Exchange student discuss holiday customs abroad, in US

by Dylan Ramirez/Staff Writer

Photo Caption: Several exchange students hold flags from their countries at the flag ceremony during the World Language Cook-Off: Joona Hinte, 11, Annika Fischer, 11, Ainara Flores Garcia, 11, Aiala Orio San Vicente, 11, Audrey Marguet, 11, and Lorenzo Pedroni, 11, and Rozalia Golen, 11.

     Greenfield Central is hosting exchange students from all over the world, from Germany, Spain, Russia, and other countries. As most know, many kids from different countries do not celebrate the same holidays as most Americans. Some of the exchange compare holidays here and at home.

Matz Schaefer, grade 1l, is a 15 year old from Germany. He said, “Back home in Germany we celebrate Christmas, Nikolaus (6th of December to celebrate a helpful man) and St. Martin on the 11th of November and Pentecost.” Schaefer said the holidays here aren’t much different when it comes to celebrating them. He and his family and most Germans come together as a family and eat a bunch of food. He said the food is a bit different. “Usually back at home we’ll eat geese and potato soup. It’s different here because we ate turkey, ham, pie, and mashed potatoes for most of the holidays we’ve had so far, like Thanksgiving,” said Schaefer. He said the holidays he’s celebrated makes him feel like a real American because he’s living the same experience and traditions just as  everyone else around him. He loves celebrating Thanksgiving and celebrating with his host family. He concluded, “I’m glad to get to celebrate these holidays with family and friends. I’d suggest to anyone to go to different countries and celebrate their holidays their way.” 

Aiala Orio San Vicente, grade 11, is from Spain. Aiaila stated that she also celebrates New Years (Los Reyes Magos), Easter (Dia de la Hispanidad), Halloween (Dia de todos los santos), and also Christmas. Vicente said celebrating the holidays are the same, just hanging with family and eating. Aialia also said that the more popular foods to eat are meat, salads, croquetas (small cakes of meat or potatoes coated in breadcrumbs  and fried), then cakes and Spanish ham during holidays. “The holidays made me feel really happy, like Thanksgiving. The most significant tradition in Spain is eating twelve grapes during the last seconds before New Years,” says Aialia. The purpose of eating twelve grapes is to lead each month of the next year full of good luck and prosperity.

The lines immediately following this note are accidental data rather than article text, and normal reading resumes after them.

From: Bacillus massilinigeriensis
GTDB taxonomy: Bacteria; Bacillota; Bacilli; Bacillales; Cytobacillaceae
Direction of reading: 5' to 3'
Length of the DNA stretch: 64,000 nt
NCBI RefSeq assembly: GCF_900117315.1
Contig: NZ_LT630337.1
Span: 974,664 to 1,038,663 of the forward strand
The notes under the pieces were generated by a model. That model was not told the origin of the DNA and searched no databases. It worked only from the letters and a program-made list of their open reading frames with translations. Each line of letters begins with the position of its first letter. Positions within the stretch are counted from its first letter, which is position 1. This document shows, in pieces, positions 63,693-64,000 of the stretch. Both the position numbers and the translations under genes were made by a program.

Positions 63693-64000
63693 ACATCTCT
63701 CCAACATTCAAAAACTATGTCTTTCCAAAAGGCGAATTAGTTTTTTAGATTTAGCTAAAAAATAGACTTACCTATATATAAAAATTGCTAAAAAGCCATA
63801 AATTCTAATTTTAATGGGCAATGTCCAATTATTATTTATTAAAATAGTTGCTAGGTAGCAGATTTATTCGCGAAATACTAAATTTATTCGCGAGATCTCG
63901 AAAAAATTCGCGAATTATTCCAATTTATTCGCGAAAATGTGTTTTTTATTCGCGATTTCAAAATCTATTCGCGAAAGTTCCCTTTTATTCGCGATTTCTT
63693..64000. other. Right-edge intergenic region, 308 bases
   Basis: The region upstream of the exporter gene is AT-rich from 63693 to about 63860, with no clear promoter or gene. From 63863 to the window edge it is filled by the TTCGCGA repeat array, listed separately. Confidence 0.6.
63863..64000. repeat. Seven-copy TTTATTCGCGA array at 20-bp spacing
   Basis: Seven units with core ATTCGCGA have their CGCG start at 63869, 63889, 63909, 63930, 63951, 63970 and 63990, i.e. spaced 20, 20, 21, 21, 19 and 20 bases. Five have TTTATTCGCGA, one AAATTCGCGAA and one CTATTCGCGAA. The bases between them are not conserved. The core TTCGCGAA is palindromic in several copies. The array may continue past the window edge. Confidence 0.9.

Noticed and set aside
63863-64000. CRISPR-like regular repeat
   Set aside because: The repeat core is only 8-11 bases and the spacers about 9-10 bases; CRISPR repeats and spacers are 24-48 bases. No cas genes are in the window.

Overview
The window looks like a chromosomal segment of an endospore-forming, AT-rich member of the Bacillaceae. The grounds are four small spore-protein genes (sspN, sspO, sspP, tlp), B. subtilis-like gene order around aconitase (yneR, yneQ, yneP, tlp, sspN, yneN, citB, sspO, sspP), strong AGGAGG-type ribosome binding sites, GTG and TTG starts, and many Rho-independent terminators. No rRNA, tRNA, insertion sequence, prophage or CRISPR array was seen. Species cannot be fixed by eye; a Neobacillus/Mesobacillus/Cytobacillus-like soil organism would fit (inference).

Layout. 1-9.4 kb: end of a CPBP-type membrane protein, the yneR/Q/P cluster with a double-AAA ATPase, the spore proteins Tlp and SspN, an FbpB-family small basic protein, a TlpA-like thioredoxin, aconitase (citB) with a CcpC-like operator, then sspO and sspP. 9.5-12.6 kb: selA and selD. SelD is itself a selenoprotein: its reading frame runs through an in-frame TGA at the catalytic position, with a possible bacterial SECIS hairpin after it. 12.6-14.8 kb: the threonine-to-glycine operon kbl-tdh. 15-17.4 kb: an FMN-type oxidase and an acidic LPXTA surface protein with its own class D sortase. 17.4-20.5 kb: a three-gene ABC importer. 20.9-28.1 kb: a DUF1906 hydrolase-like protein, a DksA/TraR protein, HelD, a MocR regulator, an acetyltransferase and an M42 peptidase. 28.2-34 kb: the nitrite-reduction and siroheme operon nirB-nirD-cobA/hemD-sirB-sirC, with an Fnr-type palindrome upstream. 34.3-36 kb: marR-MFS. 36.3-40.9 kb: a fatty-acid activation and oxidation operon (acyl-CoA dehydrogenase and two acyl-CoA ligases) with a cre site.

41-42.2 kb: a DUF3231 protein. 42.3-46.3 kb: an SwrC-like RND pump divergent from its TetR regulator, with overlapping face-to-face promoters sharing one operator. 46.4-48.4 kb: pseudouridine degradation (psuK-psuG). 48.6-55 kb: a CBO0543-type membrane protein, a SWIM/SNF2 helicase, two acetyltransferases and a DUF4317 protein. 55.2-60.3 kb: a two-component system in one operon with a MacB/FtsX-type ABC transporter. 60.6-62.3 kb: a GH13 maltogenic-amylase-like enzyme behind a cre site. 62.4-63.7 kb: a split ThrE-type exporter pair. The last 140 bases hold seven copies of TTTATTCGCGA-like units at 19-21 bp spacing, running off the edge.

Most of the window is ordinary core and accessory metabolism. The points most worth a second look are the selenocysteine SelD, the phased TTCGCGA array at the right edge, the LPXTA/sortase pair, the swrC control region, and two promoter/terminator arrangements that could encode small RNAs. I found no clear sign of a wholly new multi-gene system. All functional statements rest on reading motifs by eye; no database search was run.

Annika Fischer, grade 11, is from Germany. She exclaimed, “I love celebrating the holidays like Halloween and Thanksgiving with my host family so far. I’m excited for Christmas.” Fischer talked about the traditions and holidays she celebrates back home. She celebrates Christmas, their thanksgiving, St. Martin,etc. Thanksgiving in Germany is celebrated on the first Sunday in October. It is more of a rural event, with gatherings with food and neighbors. “The main difference between celebrating holidays here and back home is the food and how much family come from different places to come celebrate with you. We don’t celebrate Thanksgiving back home,” says Annika. Annika then explained, “But besides that, the holidays here are as common and simple as the ones back home. I love being around people, it makes me feel comfortable.” Annika ended the interview with wanting to tell everyone to go out of the country at least once and try different holidays from around the world.